They had no right to win. Yet they did, and in doing so they changed the course of a war. More than that, they added a new name— Midway— to that small list that inspires men by shining example. Like Marathon , the Armada, the Marne, a few others, Midway showed that every once in a while “what must be” need not be at all. Even against the greatest of odds, there is something in the human spirit— a magic blend of skill, faith and valor—that can lift men from certain defeat to incredible victory.
Walter Lord; Incredible Victory: The Battle of Midway
An SBD dive bomber (6B15) of Bombing Squadron Six, on the deck of USS Yorktown. The aircraft was flown by Ensign G.H. Goldsmith and ARM3c J. W. Patterson, Jr., during the June 4, 1942 strike against the Japanese carriers Kaga and Akagi. Note the battle damage on the tail.
For those who’ve followed this site, you know that in early June I always put together something on the Battle of Midway and always pay tribute to my first post flight school boss, LCDR Pat Patterson. See the 2013 post:
What kind of war was it? – “How do I know, I saw the whole thing backwards!” June 4-7, 1942 at Midway
The picture above is a recent find of Pat’s SBD right after landing on USS Yorktown rather than on Bombing Six’s own USS Enterprise. As noted below, due to landing on Yorktown rather than Enterprise, Pat and his pilot were listed as missing in action along with nine other aircrews of Bombing Six in the initial action report by Enterprise’s commanding officer.
Action Report 8 June, 1942: Battle of Midway Island, June 4 – 6, 1942 — Report of Commanding Officer USS Enterprise (CV-6), Captain G.D. Murray
The report on the 13th would reduce VB-6′s losses to 7 pilots and 8 gunners with total Air group losses at 31 aircraft, 24 pilots and 25 gunners. (Note, then we must add Hornet and Yorktown losses – including all of Torpedo Squadron Eight – to understand the the magnitude of that battle, of that victory)
Action Report 13 June 1942: Air Battle of the Pacific, June 4-6, 1942, report of Commanding Officer USS Enterprise (CV-6), Captain G.D. Murray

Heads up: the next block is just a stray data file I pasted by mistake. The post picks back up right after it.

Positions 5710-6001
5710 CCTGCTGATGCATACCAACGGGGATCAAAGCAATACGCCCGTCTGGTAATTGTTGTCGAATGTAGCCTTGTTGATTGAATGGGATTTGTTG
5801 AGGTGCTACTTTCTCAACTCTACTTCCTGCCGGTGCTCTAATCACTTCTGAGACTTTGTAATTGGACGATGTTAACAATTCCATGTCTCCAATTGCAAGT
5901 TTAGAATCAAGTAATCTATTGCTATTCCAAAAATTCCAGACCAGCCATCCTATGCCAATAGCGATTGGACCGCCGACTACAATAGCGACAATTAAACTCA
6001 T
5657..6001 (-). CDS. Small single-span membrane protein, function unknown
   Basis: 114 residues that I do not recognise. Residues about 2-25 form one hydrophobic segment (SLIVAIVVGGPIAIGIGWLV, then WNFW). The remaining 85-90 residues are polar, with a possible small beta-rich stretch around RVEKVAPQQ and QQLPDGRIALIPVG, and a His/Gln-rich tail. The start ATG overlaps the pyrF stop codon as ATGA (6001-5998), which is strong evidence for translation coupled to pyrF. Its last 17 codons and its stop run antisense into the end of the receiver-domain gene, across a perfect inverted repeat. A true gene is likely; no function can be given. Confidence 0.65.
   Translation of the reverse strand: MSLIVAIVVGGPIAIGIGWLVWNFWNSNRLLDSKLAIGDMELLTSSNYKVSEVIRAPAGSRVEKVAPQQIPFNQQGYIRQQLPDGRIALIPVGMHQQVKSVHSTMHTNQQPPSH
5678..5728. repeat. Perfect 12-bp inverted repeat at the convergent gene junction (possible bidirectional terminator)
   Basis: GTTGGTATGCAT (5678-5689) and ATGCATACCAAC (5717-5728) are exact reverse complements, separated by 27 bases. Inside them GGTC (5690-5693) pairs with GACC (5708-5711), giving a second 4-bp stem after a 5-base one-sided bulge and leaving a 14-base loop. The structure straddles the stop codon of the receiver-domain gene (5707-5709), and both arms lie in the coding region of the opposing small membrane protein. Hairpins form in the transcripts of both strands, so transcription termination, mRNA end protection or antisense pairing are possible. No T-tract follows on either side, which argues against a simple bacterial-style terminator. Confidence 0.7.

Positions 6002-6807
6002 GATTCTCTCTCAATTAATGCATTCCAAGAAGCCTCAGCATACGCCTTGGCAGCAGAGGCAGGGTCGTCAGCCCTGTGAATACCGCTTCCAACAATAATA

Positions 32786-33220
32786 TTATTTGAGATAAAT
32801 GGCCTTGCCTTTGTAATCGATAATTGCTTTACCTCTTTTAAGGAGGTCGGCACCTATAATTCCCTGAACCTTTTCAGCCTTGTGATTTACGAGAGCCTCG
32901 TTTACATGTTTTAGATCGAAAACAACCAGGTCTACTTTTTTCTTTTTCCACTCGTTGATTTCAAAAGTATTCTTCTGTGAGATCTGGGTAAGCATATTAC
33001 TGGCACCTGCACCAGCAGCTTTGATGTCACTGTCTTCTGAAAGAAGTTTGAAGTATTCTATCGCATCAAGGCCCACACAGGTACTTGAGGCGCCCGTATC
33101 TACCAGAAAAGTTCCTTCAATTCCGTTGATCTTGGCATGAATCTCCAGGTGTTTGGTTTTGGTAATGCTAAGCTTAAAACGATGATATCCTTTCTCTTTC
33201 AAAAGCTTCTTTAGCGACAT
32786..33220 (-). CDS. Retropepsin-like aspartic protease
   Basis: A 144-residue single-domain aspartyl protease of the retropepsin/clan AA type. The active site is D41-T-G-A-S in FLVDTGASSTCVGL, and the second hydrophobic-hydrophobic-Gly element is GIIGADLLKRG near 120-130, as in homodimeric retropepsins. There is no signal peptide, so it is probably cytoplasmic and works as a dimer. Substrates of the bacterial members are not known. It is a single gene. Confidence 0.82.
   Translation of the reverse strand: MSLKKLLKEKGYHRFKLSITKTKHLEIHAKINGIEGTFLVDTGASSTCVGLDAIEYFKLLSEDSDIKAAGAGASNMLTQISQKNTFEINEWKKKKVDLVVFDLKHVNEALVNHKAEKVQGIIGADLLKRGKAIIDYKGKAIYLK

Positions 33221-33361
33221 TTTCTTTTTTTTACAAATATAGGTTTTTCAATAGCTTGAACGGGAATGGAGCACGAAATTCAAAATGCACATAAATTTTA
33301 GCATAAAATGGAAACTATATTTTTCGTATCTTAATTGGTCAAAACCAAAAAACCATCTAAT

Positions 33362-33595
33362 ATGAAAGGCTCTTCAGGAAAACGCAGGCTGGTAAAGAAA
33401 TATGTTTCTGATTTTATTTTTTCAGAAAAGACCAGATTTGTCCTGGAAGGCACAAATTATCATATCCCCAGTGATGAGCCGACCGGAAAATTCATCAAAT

Captain Murray would conclude:
CONCLUSION: ENTERPRISE Air Group, both pilots and gunners, displayed a spirit of utter fearlessness, resolution and determination throughout all air actions. This spirit, though shared by pilots and gunners alike, found its highest expression in the person of the Air Group Commander, LtComdr C.W. McClusky, Jr. U.S.N. On June 4, prior to intercepting the main enemy forces, it was his decision, and his decision alone, that made the attack possible which lead to the destruction of a major part of the enemy forces. It is the considered opinion of the Commanding Officer that the success of our forces hinged upon this attack. Any other action on the part of LtComdr McClusky would inevitably have lead to irreparable loss to our forces.
The entire ENTERPRISE Air Group merits the highest praise and commendation for a hazardous job well done. In separate correspondence, recommendations for awards and citations will be submitted.
Pat had to abandon ship on Yorktown – jumping over the side. Picked up by a destroyer, he never stated when he actually returned to his squadron on board the Enterprise.
I’ve often wondered what thoughts were in his head on the 5th of June, but here is what is written in Walter Lord’s book:
Wade McClusky , leading the group, had a picture of a clean hardwood deck, an untouched island on the starboard side, some planes tuning up toward the stern. Earl Gallaher, coming in fourth, saw fountains of water from two near-misses, the blinding flash of his own bomb landing among the parked planes. Dusty Kleiss, seventh to dive, found the after end of the ship a sea of flames, the painted red circle up forward still untouched— then his own bomb changed that. And so it went until Ensign George Goldsmith, the 25th and last man down, had his turn too. By now the carrier was a blazing wreck, swinging hard to the right in a desperate effort to ward off further blows. Goldsmith kept her in his sights.
In the rear seat, Radioman James Patterson called off the altitude as they plunged down. During dive bombing practice they normally released at about 2,200 feet. This time 2,000 spun past the altimeter, and they were still going straight down. Then 1,500 and finally Goldsmith pulled the release. Patterson watched the results with amazement: “He had been the world’s worst dive bomber pilot during the practice hops I’d flown with him previously, but that day Ensign Goldsmith earned every dime invested in him as he put our bomb right through the flight deck, just aft of amidships.”
Pat was 19.
So here’s to you my friend, to Ens Lew Hopkins in SBD Dauntless 6B12 (awarded the Navy Cross and retired as an admiral), and all who shaped the course of carrier aviation.
Fly Navy, the BEST Always Have.